Grow Your Greens: Micro-greens in the Window

This is about the time of year that I start to miss fresh greens. I like to put them on top of my soup, or a big bowl of rice, or just snack on them. They’re hard to come by in January, and at times can be pretty pricey. It is also so easy to grow micro-greens in a sunny window at home. They may be small but geez are they tasty. In this post I’ll show you how.

First Get A Tray Or Two

Trays tend to work better than traditional pots as they  have more surface area and greens don’t need much in the way of soil depth. This year I bought these great heavy-duty plastic trays, they are more expensive (closer to $20 than $5), but they will last me forever, no more cracked and leaky trays and I feel better buying a plastic item once rather than every year.

If you don’t want to invest or want to try to recycle what you have try out other kinds of  containers. I have been known to use cake pans, old whiskey boxes, baskets lined with fabric among other things to grow my greens in. Some work better than others but try them out and write it down so you remember next year.

Good Potting Mix

As usual with container gardening, you want something with good drainage, and lots of nutrients. I usually use a basic store-bought potting mixture with my own compost added in. Make sure its well moistened before you plant your seeds in there. Seed Varieties

By far my favorite window green are pea shoots. They are simply normal peas, grown for their shoots rather than their pods. They taste just like peas, grow so fast and happily keep growing after being trimmed. To plant them simply soak the pea seeds in water overnight to help them start to sprout and plant them in your trays very closely together (really jam them in there, they don’t mind). Within 3-4 weeks they should be well on their way and you can start to trim them back once they reach about 6″. Simply use your scissors to trim them down to about 1 or 2″ and voila! Winter salad.

You don’t need to stop at peas, almost any green will grow in your window. Try out arugula, spinach, kale, parsley, cilantro, broccoli, swiss chard, mizuna, tatsoi, or whatever else you can think of. Remember these will be grown as micro-greens. They will be 2 or 3″ tall when it’s time to eat them so you can grow varieties that would be so tasty at full size (like the broccoli or sunflower greens). Yum. These varieties will all take longer to grow than pea shoots.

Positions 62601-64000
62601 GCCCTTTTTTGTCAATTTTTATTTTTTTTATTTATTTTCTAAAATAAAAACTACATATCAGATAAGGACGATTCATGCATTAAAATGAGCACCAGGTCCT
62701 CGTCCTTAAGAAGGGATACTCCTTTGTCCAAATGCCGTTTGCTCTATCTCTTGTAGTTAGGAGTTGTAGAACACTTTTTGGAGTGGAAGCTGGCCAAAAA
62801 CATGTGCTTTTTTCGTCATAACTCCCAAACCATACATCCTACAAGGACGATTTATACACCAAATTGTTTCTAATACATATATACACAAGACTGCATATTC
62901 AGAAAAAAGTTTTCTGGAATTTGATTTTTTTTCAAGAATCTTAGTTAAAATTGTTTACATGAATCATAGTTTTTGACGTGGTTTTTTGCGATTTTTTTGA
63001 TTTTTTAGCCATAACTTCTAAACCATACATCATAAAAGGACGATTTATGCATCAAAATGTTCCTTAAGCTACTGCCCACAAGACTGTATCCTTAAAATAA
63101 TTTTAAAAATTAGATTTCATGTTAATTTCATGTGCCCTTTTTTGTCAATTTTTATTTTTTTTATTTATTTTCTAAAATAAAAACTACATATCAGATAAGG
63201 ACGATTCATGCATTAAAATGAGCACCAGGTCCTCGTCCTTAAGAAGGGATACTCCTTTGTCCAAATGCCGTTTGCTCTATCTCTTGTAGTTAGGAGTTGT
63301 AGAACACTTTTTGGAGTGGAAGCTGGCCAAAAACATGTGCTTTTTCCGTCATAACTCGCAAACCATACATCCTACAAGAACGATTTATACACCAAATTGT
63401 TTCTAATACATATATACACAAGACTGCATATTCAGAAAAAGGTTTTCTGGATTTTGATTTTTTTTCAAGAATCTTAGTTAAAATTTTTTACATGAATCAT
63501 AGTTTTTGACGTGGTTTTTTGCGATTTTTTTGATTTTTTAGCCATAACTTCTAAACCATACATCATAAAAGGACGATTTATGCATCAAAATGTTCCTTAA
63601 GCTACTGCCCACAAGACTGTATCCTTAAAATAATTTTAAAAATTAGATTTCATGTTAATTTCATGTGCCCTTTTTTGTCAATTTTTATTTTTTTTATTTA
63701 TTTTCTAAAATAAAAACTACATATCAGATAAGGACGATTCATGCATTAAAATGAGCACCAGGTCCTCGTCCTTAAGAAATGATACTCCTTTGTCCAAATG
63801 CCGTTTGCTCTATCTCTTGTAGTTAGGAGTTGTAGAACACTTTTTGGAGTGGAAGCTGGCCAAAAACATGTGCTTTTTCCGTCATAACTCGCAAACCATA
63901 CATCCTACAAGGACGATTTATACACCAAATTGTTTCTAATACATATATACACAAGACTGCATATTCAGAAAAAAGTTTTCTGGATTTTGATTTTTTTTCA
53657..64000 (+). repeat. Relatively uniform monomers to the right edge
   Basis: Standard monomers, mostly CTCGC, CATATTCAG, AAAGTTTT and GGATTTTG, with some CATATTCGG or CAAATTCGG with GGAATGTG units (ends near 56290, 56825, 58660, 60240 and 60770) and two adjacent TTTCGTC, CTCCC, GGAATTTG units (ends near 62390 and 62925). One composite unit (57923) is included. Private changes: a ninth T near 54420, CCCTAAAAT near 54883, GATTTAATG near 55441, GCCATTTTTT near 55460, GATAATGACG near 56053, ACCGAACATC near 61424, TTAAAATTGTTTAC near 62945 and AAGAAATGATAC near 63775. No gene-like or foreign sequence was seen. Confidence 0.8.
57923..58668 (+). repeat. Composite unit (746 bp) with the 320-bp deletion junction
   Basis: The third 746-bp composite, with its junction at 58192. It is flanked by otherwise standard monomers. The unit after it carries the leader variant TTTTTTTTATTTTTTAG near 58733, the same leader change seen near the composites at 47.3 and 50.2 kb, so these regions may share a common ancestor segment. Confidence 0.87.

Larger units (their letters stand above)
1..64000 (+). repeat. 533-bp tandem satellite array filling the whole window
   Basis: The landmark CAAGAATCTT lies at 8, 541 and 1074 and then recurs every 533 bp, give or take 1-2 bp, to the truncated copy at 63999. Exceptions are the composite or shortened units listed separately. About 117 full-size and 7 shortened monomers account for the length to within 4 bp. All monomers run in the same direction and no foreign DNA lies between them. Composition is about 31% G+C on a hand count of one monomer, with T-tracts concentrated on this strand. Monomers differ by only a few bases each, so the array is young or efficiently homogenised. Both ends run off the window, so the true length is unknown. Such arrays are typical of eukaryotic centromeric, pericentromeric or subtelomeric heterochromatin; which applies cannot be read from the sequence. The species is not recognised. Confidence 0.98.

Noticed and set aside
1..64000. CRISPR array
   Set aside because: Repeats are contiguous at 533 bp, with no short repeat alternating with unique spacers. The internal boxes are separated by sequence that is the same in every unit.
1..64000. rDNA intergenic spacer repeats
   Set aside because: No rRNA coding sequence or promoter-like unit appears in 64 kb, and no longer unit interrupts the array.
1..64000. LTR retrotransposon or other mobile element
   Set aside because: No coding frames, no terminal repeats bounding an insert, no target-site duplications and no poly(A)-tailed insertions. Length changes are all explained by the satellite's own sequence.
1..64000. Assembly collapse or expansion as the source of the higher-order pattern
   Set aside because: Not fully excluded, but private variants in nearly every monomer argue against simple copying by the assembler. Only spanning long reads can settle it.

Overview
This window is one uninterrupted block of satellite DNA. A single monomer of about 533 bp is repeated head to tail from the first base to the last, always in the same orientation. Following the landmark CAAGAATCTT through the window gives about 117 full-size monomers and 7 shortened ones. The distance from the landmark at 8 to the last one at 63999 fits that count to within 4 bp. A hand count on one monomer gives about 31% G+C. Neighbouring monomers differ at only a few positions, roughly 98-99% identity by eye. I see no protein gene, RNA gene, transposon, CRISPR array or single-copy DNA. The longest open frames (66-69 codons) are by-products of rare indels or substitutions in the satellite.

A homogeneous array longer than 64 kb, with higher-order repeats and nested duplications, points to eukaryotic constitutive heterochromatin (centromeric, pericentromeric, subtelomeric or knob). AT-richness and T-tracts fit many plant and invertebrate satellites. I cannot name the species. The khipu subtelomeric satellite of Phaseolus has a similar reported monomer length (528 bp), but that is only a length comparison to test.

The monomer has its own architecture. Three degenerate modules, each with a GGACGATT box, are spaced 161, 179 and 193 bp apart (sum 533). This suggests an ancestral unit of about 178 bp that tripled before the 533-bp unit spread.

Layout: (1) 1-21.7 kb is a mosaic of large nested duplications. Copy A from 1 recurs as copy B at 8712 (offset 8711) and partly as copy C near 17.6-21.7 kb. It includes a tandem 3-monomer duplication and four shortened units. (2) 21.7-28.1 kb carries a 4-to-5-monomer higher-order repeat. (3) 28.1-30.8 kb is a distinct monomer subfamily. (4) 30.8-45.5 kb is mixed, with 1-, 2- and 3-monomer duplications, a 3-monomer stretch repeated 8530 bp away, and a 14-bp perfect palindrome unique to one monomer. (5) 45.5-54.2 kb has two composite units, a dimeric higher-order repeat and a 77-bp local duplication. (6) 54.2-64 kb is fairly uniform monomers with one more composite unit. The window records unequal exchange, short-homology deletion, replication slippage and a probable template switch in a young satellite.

You can plant the smaller seeds about 1/8″ apart (or simply use your own judgment). Then cover them up with a thin layer of soil.

It’s a good idea to stagger your planting. Plant one tray than wait two weeks and plant another etc. This way you should have a continuous supply to last you through the winter.

Germination

Try and use fresh seeds, or if you want to use seeds that have been around for a while, plant them at double the density so that if half of the seeds don’t germinate, the other half will.

Soak your pea seeds before planting, all the other greens can simply be scattered over your soil surface. Keep them moist (but not soaked!) and warm. Within a week or two you should see them popping up (it can be up to a month before parsley sprouts so give them time).

Care

Put your trays in the sunniest window you have. It doesn’t have to be a super warm spot as most greens don’t mind a bit of cold, but try not to let them freeze. Give them water regularly, checking the soil with your finger first. Simply push your finger 1/2″ into the soil to check the moisture. You don’t want it to be bone dry, or sopping wet. Look for a slight dampness as an indication to water them again.

Every other week give them a weak dose of organic fertilizer. I like to use a water-soluble fertilizer like Neptune’s Harvest Fish or Seaweed Fertilizer.

Don’t forget to eat them! It helps keep you happy and healthy through the long winter months. Enjoy them on sandwiches, on top of soup (maybe with a bit of feta cheese), or as a mid-day snack. So good.

Written by: Garity Chapman

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12 thoughts on “Grow Your Greens: Micro-greens in the Window

  1. Pingback: Indoor Gardening: Thanks for the tips, Interweb! « Root Cellars Rock!

  2. Pingback: Dreaming of Spring… « Adventures in Local Food

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